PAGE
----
Three veteran Ontario Provincial Police officers are facing charges for giving preferential treatment to certain tow-truck operators, in the latest corruption probe to target an industry long plagued with violence.
In an interview Saturday, OPP Commissioner Thomas Carrique said he received an internal complaint back in early 2019 about the relationship between some of his officers and towing operators.
“Preference was given to a particular tow company in exchange for benefit to the officers,” he said, declining to get into the specifics of what that benefit was.
“It’s fairly complex. It’s not a traditional [arrangement where] there’s an exchange of cash, it’s not necessarily that straightforward. It’s a very complex investigation.”
The OPP investigation is the latest criminal probe to target Ontario’s troubled tow-truck industry.
As The Globe and Mail revealed in an investigation into the tow-truck “turf wars” last February, more than 50 tow trucks have been set on fire, and at least four men connected to towing companies have been killed, as operators compete for bigger slices of a lucrative segment of the industry known as collision towing or “accident chasing.”
On Wednesday, OPP Provincial Constable Mohammed (Ali) Hussain, 52, with the OPP’s Toronto detachment, was arrested and charged with secret commissions and breach of trust.
His colleague Provincial Constable Simon Bridle, 53, with the Highway 407 detachment, was arrested Thursday. He faces the same charges, as well as an additional charge for obtaining sexual services for consideration.
An endorsement warrant has been issued for a third officer, Provincial Constable Bindo Showan, 57, also with the 407 detachment, who is currently out of the province.
All three have been suspended with pay.
Three other OPP officers have also been suspended as part of this investigation, under the Police Services Act, Commissioner Carrique said. He said the probe is continuing, and more charges could be laid.
The charges are “disappointing” he said, but he hopes they send “a strong message to the commitment of the Ontario Provincial Police to deal with corruption in the towing industry, and to deal with allegations of criminal or inappropriate behaviour of our officers.”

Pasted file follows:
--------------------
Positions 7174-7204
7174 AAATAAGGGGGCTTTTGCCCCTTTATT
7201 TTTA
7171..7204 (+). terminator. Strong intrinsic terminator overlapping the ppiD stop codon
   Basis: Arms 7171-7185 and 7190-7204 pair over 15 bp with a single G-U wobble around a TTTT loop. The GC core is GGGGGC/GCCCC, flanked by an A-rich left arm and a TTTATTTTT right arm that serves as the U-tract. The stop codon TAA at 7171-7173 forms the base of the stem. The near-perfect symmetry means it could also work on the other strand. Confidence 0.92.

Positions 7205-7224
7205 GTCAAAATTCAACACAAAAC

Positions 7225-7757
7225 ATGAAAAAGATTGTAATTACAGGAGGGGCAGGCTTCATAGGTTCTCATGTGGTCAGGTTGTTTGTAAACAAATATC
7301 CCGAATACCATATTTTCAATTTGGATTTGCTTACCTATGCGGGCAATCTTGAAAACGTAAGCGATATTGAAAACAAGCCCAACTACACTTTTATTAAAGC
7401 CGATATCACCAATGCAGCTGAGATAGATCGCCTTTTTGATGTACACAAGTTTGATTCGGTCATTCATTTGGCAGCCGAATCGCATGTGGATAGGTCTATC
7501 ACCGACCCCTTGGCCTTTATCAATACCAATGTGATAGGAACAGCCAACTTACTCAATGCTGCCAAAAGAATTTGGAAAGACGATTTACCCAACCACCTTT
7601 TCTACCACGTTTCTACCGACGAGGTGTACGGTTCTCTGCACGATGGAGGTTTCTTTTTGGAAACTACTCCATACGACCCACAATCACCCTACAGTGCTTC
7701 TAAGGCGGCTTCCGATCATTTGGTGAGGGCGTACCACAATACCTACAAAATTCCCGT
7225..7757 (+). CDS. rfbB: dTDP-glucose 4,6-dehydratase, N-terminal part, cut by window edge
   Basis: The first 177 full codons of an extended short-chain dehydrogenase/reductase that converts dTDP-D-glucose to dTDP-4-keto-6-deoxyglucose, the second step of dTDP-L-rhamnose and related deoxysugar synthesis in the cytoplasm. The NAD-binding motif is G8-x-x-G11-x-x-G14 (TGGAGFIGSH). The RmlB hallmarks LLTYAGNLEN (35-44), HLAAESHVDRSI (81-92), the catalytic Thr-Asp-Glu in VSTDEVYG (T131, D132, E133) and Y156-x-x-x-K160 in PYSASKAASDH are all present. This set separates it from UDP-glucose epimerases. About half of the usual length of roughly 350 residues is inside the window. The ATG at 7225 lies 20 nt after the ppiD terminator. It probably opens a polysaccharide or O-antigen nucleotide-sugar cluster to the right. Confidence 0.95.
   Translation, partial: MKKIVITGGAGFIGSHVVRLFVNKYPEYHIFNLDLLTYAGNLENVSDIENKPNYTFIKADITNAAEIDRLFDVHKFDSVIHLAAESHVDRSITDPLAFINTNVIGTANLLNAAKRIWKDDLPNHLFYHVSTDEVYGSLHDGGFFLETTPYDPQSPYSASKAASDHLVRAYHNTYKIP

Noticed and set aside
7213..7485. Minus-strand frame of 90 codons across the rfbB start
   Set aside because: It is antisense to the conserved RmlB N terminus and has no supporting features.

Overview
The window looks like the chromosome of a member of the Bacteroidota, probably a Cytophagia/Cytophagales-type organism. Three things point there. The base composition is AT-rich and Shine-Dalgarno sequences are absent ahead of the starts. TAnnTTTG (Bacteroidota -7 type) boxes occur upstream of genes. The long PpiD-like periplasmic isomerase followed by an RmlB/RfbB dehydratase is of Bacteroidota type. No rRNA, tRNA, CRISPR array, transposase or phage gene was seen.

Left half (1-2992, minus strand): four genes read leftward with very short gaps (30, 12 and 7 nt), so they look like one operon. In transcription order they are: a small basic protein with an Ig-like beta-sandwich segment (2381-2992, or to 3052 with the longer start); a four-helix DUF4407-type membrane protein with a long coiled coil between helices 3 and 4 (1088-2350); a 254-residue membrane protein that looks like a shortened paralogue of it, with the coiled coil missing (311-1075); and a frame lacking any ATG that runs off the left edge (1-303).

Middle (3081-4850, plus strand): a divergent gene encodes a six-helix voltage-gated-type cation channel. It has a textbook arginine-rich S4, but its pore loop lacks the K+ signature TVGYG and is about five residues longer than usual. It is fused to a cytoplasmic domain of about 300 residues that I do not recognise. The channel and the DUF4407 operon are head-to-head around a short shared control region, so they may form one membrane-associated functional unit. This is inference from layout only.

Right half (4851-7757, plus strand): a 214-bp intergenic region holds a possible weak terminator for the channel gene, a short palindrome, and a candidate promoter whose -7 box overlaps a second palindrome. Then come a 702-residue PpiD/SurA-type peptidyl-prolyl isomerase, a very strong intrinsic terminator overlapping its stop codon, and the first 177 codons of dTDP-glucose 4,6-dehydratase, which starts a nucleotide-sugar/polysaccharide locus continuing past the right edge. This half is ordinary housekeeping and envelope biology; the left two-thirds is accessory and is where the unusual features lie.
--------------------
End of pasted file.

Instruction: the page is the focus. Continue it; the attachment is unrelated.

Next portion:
This is the third investigation since last summer that has led to towing-related corruption charges against police officers in Ontario.
Around the same time that the OPP investigation was getting under way last year, the Toronto Police Service’s professional standards unit was beginning a probe of its own.
Toronto Police Constable Ronald Joseph, who was running a car rental agency and tow-truck business on the side, was charged in an organized crime bust last June. In addition to being accused of receiving payments and kickbacks, Constable Joseph is alleged to have provided a police radio to tow-truck drivers to help them monopolize their hold on parts of the business.
Commissioner Carrique confirmed that the OPP case did not involve radio thefts.
“However, as with any major investigation, we have had connectivity to various policing partners throughout – Toronto included,” he said of any connection between the two cases.
Ottawa’s municipal police force also saw three of its officers charged last year, in connection with towing-related corruption.
Constables Hussein Assaad, 44, Kevin Putinski, 32, and Andrew Chronopoulos, 38 were charged after a 10-month investigation by the RCMP, which found that officers were acting “in concert” with certain tow-truck operators, and providing information about car-crash locations for a fee. An Ottawa towing operator, Jason Ishraki, was charged with making corrupt offers to the three constables.
These cases are ongoing, and the allegations have not yet been tested in court.
In addition to the OPP officers arrested last week, a prominent towing-company owner is also facing charges.